But if you made only some or none of the required tax deposits, and your payroll tax returns show that you owe the IRS money, you need to take special care before you file them. If you run your business as a limited liability company or corporation, you are not personally liable for the payroll tax balances; only your entity is.
Note: the IRS can potentially transfer liability for the “trust fund” portion of payroll taxes to you as the person responsible for allowing the business entity to fail to pay the IRS.
What are “trust fund” taxes?
They are the taxes that you collect on behalf of your employees and send to the IRS—namely, the employees’ federal income tax withholdings and their half of FICA taxes.
If you have unpaid trust fund taxes, it is in your best interest to pay off the trust fund portions first. To do this, you send a designated payment to cover the trust fund taxes. The IRS honors such designations. If you don’t designate the payment, the IRS applies the payment to the non-trust fund taxes first!
I filed, Now What?
Once you file those late returns, you’ll feel a big sense of relief that you’ve started on the path to getting this behind you. It’ll take several months for the IRS to process those returns. Here are a few things to keep in mind:
- The IRS will send you a notice for each tax return it processes. Check the notice to make sure it matches the return as you filed it. If it doesn’t, and if you don’t agree with the change, call the telephone number on the notice to speak to an IRS representative about it.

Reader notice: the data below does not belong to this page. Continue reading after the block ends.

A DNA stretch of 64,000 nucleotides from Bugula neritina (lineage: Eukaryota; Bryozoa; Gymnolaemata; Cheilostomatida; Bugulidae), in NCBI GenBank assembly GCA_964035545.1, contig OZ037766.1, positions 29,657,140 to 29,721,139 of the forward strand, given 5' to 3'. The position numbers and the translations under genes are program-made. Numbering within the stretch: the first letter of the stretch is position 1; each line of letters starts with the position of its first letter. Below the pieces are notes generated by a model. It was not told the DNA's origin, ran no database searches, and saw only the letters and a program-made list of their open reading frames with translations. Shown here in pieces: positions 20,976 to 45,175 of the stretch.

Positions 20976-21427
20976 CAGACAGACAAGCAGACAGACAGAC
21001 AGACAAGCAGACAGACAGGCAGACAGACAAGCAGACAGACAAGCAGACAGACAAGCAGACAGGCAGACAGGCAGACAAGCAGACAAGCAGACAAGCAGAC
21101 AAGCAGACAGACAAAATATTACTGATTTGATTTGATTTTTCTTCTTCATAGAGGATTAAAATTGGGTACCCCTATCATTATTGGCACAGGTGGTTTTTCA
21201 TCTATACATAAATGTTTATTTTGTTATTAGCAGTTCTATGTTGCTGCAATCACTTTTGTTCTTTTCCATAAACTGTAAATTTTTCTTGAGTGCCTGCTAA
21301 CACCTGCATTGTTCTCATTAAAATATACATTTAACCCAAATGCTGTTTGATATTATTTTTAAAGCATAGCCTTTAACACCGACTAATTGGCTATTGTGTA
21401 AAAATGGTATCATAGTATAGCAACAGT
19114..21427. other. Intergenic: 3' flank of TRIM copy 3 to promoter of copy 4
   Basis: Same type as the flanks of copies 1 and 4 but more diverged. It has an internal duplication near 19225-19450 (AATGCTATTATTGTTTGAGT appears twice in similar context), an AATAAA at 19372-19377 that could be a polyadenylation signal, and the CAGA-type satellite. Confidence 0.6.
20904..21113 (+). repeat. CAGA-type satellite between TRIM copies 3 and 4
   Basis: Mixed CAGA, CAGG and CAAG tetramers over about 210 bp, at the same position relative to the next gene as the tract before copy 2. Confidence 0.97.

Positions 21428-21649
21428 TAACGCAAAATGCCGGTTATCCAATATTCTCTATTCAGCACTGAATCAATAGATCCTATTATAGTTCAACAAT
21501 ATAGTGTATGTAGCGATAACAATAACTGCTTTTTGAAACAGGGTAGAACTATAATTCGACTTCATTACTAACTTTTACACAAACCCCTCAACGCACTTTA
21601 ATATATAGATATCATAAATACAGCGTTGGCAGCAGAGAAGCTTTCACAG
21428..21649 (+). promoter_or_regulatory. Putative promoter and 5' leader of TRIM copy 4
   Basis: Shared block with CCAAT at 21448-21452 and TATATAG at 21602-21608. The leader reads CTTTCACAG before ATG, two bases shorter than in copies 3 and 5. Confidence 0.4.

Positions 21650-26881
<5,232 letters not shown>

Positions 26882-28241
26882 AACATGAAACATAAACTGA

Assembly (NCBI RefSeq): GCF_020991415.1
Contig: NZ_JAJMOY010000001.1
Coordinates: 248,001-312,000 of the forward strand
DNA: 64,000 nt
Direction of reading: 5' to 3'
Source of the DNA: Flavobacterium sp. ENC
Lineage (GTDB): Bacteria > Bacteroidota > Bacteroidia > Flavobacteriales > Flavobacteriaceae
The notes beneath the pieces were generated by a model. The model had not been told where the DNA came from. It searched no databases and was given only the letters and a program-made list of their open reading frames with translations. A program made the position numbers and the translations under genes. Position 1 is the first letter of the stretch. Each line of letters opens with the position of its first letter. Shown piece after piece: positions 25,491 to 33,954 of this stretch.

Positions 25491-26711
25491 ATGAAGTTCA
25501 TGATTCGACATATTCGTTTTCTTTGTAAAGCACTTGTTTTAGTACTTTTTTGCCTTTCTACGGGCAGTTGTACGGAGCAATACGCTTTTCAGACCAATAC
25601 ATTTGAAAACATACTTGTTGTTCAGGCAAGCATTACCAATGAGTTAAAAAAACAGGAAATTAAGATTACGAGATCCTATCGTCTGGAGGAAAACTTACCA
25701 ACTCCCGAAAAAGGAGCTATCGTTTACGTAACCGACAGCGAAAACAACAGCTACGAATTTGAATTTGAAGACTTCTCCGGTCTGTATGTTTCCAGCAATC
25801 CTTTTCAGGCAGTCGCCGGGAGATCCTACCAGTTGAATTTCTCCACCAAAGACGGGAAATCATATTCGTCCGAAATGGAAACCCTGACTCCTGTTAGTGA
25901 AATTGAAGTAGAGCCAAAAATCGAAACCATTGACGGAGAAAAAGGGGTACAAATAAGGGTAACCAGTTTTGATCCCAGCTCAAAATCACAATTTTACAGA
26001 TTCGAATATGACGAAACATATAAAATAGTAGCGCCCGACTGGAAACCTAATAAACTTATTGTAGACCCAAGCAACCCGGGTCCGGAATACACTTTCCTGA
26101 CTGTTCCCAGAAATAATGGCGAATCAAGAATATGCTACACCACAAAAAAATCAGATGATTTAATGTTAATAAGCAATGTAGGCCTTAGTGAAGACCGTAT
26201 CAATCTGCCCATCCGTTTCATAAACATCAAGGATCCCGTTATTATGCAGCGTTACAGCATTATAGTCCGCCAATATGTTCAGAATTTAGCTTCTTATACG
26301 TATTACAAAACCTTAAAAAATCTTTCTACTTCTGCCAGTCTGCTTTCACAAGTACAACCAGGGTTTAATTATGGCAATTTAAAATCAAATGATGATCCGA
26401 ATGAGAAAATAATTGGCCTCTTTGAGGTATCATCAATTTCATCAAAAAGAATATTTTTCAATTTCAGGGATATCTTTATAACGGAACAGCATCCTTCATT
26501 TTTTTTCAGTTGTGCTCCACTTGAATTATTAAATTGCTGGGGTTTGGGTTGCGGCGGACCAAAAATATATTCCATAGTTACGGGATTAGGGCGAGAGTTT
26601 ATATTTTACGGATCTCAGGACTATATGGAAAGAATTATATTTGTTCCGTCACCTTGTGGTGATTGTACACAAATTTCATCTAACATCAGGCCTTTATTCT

- If any of your late returns show a balance owed, the IRS will likely hit you with penalties and interest for one or more years. Look at the earliest year you just filed to see whether you can get “first-time abatement” for that one year.
- If, after the dust clears, you are going to owe money to the IRS for your individual tax returns, it is time to prepare a tax debt resolution plan. It may behoove to hire a tax professional to handle this tax matter in your behalf.
- If you are filing returns that are more than three years past their due dates, and the returns show refunds due you, you are likely filing after the statute of limitations for refunds. If the statute of limitations has passed, the IRS removes any amount payable to you and puts your refund money in the U.S. Treasury, and you simply say good-bye to that money.
Unfiled tax returns make a very uncomfortable noose around your neck! Remove that noose and get past the problem by following the strategies in this article. If you need help, don’t procrastinate this problem won’t go away by ignoring it.
If you are in this situation, the best advice I can give you is to come forward and voluntarily file your returns right now. You likely want the help of a tax professional who knows the rules of the road. As you learned above, doing this right makes this process less expensive and less painful.
Keep the special six-back-years rule in mind if you have unfiled returns for more than six years. It’s likely that you can qualify for the IRS six-year favorable treatment, assuming that you are filing voluntarily and filing before the IRS has caught up with you. Also, if you have back payroll taxes and/or returns, get those cleaned up now. If you can’t pay the full amount due, make sure that you designate your payment to apply to the trust fund portion first.
Here’s the real deal on all these problems: If you voluntarily take care of the tax problem, you save money and heartache. If you wait for the IRS to come to you with the problem, you lose money and suffer heartache. The choice is yours!